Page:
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Winston Churchill's hope for a united Ireland: You must get those fellows in the North in, though you can't do it by force

Winston Churchill spoke of his hopes for a united Ireland in 1946.

Churchill who led Britain through the second world war, spoke to Irish Ambassador John W Dulanty of his warm feelings for Ireland stating there "is not, and never was, any bitterness in my heart towards your country".

It came just one year after his criticism of Taoiseach Eamon de Valera with his fury over the neutral role Ireland had played during WW2.

The exchange happened just after the annual Remembrance Day ceremony at the Cenotaph in London during which the Irish diplomat laid a wreath in memory to the fallen of the two world wars .

Dulanty's notes on the conversation have just been made public by the Irish Times.

After the 1946 event in a confidential report to the secretary of the department of external affairs Frederick Boland, Dulanty recorded that as he was leaving, he was approached by Churchill, then leader of the opposition, to say he was glad to see him there.

Churchill said:  “I said a few words in parliament the other day about your country because I still hope for a united Ireland. You must get those fellows in the North in, though; you can’t do it by force.”

Before saying goodbye and going off to greet the king, Churchill told Dulanty: “There is not, and never was, any bitterness in my heart towards your country.”

Just before Churchill began his second term as prime minister in May 1951 he had a conversation about Ireland with Frederick Boland, who had succeeded Dulanty as ambassador in London.

 When they met at a reception at Buckingham Palace, Churchill told Boland he had been thinking of coming over to Ireland to see a horse which he had bought run in the Irish Derby but the horse had died of heart failure.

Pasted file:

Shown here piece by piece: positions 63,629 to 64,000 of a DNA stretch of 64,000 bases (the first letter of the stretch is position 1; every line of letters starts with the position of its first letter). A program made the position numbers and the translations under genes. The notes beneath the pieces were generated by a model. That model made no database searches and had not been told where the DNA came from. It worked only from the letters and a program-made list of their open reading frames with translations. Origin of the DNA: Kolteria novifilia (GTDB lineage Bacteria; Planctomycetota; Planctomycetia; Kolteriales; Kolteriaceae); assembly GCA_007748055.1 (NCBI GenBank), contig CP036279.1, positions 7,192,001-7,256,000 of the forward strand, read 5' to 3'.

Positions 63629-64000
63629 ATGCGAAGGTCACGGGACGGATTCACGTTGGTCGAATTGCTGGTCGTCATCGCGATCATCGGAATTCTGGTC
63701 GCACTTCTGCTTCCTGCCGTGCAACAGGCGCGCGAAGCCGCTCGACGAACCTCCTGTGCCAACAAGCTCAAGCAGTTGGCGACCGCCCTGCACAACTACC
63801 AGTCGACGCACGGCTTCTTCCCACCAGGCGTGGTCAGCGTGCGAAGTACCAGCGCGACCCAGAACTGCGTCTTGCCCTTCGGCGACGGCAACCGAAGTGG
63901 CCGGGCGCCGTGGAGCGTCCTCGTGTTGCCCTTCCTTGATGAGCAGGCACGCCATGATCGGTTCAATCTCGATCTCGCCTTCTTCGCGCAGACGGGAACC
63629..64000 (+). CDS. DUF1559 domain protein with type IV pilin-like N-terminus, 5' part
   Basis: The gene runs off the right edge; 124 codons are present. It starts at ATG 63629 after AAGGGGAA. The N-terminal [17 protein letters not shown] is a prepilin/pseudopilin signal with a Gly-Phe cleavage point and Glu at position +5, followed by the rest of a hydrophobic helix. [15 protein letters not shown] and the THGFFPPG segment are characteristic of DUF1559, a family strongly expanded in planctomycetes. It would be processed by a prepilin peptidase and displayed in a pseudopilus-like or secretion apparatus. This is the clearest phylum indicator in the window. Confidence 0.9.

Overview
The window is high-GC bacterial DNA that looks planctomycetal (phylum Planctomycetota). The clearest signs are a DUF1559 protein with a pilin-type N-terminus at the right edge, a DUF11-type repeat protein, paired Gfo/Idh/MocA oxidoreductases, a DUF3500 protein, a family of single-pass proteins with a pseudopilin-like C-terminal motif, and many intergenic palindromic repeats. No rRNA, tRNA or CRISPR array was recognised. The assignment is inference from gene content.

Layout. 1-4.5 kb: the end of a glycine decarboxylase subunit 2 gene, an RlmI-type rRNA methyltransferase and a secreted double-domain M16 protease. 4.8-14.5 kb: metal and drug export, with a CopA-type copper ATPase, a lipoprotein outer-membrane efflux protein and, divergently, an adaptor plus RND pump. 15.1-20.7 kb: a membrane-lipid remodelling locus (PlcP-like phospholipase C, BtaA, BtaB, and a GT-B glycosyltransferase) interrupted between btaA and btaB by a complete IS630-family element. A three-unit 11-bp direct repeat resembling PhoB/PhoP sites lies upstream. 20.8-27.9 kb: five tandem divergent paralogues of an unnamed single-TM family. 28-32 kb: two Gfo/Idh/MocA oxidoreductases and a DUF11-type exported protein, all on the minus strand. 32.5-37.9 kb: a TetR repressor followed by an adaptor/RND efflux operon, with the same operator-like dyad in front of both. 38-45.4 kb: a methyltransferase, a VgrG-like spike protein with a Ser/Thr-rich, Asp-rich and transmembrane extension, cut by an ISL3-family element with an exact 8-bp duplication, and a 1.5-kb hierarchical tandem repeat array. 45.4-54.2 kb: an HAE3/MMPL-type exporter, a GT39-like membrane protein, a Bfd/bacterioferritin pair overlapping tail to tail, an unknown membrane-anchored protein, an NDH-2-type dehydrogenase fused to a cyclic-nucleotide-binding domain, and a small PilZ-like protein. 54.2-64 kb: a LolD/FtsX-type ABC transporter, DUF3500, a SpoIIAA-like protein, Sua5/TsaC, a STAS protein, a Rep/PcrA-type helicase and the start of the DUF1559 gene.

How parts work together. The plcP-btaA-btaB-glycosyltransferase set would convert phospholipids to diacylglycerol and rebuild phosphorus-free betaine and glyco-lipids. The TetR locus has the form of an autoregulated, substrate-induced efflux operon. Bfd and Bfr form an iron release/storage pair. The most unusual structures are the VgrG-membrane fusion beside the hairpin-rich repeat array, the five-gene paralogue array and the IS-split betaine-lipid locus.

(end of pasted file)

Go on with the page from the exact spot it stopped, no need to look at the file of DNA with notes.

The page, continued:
Churchill went on: “I’m sorry. I would have liked to have gone over and I’m sure the people would have given me a good reception – particularly if my horse had won. The Irish are a sporting people.

“You know I have had many invitations to visit Ulster but I have refused them all. I don’t want to go there at all, I would much rather go to southern Ireland. Maybe I’ll buy another horse with an entry in the Irish Derby.”

Writing the morning after the reception at the palace, Boland said these were the actual words Churchill had said to him as far as he could remember them.

Some of Churchill’s earliest and happiest childhood memories were of the time he spent living in what is now Áras an Uachtaráin, where his father Randolph acted as private secretary to his grandfather the Duke of Marlborough, lord lieutenant of Ireland from 1876 to 1880.

In 1912 Churchill had supported Home Rule as part of the Liberal government of the time.

He was met by a hostile reception in Belfast and Larne when he came to Celtic Park to speak in support of the Home Rule Bill.

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